Brooks Short - Tampa, Florida , Sep 27, 2004; 12:38 p.m.
You have to balance the lighting inside the room with the light outside the windows. The best way to do this is to use strobe off camera. Either a bounce into a neutral colored ceiling or wall or a softbox placed to one side. I'm referring here to powerpack or monolight strobes, not on-camera flashes.
You can then use an f-stop for the strobe and the appropriate shutter speed for the outside light.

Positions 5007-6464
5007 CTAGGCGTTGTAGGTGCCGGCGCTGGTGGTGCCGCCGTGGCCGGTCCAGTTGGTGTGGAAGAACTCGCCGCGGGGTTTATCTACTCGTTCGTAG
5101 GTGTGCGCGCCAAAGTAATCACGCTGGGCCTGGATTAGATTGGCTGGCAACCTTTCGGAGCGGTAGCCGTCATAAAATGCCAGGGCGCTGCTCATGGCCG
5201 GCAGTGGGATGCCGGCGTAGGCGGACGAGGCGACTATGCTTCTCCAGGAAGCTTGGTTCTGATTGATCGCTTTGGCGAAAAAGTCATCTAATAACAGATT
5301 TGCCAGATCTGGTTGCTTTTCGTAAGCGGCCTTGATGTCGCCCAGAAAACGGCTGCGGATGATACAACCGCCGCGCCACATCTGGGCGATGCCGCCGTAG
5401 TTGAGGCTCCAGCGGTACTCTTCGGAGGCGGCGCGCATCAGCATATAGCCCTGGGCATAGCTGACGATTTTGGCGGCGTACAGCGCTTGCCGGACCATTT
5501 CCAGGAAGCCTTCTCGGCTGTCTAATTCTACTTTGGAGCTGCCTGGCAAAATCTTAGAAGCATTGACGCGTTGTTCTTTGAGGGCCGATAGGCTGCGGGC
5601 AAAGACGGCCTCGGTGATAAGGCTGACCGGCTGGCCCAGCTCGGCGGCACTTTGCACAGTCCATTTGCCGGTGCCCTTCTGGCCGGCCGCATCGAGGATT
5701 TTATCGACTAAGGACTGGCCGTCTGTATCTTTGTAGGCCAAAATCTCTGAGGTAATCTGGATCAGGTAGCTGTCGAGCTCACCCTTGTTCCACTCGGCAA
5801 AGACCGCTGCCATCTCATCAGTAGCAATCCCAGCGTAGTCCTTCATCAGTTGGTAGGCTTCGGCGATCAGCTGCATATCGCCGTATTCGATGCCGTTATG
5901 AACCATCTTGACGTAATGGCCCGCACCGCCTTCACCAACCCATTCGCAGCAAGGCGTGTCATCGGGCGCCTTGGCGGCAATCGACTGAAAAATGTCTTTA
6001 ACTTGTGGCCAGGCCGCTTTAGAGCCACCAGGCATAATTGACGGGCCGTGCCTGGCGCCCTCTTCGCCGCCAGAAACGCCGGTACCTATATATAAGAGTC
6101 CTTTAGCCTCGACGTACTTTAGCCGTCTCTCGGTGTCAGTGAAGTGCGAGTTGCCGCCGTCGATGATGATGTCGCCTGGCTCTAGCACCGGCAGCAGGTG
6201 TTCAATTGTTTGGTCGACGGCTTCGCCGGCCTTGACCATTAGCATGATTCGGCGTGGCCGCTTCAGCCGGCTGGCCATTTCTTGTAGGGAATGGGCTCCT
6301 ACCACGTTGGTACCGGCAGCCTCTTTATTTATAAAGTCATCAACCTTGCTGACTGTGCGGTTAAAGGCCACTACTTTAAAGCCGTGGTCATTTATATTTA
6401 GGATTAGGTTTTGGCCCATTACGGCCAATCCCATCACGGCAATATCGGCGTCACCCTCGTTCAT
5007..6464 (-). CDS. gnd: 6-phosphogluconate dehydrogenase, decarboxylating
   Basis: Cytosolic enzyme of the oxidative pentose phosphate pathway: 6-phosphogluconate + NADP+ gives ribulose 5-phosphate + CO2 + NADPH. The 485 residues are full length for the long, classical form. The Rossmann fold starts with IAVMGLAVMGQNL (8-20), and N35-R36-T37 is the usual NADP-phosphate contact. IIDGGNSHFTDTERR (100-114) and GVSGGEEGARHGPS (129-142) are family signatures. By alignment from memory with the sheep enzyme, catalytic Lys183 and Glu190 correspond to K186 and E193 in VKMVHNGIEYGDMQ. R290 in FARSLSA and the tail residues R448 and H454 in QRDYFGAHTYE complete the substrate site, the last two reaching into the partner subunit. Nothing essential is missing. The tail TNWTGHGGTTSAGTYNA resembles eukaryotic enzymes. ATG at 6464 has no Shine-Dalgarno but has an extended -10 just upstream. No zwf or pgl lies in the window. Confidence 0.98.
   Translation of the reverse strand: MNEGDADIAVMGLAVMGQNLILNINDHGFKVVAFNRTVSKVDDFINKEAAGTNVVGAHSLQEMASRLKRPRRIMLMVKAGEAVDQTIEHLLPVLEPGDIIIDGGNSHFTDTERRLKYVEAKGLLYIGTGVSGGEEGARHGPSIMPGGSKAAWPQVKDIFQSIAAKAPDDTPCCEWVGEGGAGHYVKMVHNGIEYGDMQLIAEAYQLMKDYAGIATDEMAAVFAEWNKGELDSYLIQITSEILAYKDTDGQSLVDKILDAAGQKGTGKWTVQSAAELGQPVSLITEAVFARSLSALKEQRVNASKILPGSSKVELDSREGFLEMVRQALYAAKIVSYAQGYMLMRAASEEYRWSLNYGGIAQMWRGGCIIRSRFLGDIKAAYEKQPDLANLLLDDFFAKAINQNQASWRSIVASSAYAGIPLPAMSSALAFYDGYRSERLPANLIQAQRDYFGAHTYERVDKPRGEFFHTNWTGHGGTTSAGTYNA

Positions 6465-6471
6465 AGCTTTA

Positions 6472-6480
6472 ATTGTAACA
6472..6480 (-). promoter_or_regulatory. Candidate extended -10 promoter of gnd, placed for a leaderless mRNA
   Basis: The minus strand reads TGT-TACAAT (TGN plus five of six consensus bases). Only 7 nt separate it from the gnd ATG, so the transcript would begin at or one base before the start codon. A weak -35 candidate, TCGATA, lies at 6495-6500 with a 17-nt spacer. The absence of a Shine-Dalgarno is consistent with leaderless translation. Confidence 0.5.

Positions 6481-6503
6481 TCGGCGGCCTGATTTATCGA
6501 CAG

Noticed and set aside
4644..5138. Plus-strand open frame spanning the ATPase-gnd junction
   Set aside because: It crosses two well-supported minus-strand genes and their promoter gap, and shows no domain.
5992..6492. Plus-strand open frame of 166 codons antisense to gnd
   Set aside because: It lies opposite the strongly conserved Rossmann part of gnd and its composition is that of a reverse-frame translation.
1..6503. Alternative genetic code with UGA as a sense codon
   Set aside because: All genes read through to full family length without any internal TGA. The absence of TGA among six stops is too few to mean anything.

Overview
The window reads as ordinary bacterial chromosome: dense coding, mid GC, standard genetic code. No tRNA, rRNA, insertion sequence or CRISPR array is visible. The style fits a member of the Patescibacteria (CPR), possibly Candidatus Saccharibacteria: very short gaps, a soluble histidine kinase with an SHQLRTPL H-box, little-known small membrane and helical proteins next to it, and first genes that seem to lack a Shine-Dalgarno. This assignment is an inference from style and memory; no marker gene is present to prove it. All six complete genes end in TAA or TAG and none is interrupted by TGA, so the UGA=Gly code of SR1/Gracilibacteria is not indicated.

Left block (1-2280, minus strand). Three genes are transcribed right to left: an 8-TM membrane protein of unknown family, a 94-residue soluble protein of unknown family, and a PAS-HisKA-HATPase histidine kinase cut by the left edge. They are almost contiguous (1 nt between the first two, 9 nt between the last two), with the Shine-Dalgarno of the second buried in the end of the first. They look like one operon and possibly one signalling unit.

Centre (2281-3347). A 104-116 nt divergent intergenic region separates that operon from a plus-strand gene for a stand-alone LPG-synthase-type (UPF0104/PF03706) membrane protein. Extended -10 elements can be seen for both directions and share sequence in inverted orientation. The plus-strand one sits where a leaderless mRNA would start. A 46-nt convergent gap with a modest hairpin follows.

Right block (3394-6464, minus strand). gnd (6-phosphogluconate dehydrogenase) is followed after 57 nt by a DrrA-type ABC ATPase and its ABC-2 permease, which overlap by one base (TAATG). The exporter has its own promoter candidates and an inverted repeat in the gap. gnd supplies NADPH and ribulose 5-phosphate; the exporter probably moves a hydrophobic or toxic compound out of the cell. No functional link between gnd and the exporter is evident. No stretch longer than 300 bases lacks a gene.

A more involved method, which is popular with cinema crews is to gel the windows with neutral density material. You can use regular ND material which is available in rolls or you can use warm ND material to color balance the daylight to interior tungsten light.
Finally, the simplest method is to wait until sunset, near evening, when the sun has just set and the sky is still blue. Often architectural shooters will wait until this time and use tungsten film and tungsten lights which renders the outside daylight as a deep bluer.